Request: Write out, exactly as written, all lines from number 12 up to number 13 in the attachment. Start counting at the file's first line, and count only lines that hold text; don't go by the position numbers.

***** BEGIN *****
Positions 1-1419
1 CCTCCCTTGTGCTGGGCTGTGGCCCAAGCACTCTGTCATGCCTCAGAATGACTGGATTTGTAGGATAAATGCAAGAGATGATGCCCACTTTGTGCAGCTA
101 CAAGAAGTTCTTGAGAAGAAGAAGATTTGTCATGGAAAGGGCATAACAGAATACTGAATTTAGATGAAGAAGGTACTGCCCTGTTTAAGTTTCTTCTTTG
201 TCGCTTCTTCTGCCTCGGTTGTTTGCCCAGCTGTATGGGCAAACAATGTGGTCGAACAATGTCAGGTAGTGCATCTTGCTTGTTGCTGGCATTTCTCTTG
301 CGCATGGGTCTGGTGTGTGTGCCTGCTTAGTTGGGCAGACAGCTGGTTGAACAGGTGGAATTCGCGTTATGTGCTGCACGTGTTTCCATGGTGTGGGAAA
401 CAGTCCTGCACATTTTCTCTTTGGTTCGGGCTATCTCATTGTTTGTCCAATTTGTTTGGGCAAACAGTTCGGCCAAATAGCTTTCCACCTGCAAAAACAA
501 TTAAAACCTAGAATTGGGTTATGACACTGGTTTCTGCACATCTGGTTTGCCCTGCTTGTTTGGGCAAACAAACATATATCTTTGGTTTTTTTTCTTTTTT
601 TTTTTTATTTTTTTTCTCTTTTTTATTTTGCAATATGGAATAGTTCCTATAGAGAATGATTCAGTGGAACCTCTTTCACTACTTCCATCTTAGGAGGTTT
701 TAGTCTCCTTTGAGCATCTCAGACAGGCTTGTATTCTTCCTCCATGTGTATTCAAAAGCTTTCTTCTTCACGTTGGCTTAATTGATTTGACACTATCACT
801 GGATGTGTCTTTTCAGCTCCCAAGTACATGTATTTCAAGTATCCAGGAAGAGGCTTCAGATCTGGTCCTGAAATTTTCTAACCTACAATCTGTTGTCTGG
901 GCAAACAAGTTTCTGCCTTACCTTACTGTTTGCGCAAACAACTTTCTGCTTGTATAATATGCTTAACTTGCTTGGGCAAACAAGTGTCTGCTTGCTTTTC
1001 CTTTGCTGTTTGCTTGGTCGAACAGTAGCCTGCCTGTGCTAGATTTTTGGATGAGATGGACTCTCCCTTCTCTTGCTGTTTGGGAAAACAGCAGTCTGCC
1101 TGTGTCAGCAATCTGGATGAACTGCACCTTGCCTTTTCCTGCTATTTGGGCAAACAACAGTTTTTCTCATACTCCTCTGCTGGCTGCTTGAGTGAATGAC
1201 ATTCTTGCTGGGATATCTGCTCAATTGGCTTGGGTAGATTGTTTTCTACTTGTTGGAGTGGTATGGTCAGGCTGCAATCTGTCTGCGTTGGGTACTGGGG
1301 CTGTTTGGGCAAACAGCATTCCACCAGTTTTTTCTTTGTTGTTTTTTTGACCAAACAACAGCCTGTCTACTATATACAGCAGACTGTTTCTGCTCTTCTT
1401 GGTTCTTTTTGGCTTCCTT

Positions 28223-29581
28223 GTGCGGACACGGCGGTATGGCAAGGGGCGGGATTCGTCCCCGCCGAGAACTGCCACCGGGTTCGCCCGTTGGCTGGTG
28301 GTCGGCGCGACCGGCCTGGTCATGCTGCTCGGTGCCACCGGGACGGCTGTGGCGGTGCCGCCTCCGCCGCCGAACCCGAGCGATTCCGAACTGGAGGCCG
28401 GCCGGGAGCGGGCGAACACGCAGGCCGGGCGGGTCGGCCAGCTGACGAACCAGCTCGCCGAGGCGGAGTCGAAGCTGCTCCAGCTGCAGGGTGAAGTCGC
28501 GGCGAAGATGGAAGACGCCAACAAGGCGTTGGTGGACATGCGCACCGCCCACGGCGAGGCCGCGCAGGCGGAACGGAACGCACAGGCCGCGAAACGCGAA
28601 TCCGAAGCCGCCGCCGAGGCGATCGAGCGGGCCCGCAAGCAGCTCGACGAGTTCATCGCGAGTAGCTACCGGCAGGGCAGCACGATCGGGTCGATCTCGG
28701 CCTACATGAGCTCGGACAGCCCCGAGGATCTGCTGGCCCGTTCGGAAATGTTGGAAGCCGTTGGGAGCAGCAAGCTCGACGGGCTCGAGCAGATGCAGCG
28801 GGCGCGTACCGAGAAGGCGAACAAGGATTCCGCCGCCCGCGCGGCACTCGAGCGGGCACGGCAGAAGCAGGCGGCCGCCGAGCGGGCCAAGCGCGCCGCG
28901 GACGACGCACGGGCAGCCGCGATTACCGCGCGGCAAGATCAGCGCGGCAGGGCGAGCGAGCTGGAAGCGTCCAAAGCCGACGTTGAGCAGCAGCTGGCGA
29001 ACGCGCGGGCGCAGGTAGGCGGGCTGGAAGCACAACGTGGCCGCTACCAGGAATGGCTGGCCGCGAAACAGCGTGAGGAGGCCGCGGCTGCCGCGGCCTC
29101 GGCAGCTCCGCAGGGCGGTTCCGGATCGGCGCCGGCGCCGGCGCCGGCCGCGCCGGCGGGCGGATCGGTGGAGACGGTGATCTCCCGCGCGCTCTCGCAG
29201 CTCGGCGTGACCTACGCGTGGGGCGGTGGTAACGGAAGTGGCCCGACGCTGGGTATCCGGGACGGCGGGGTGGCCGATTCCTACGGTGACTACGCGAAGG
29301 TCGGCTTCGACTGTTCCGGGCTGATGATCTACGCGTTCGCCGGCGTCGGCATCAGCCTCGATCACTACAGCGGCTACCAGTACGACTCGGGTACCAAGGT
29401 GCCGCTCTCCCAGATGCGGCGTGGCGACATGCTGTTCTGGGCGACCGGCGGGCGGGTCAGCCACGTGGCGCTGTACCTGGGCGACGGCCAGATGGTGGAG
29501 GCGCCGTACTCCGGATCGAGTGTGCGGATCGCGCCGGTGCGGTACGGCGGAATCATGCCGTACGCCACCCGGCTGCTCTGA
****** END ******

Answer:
1001 CTTTGCTGTTTGCTTGGTCGAACAGTAGCCTGCCTGTGCTAGATTTTTGGATGAGATGGACTCTCCCTTCTCTTGCTGTTTGGGAAAACAGCAGTCTGCC
1101 TGTGTCAGCAATCTGGATGAACTGCACCTTGCCTTTTCCTGCTATTTGGGCAAACAACAGTTTTTCTCATACTCCTCTGCTGGCTGCTTGAGTGAATGAC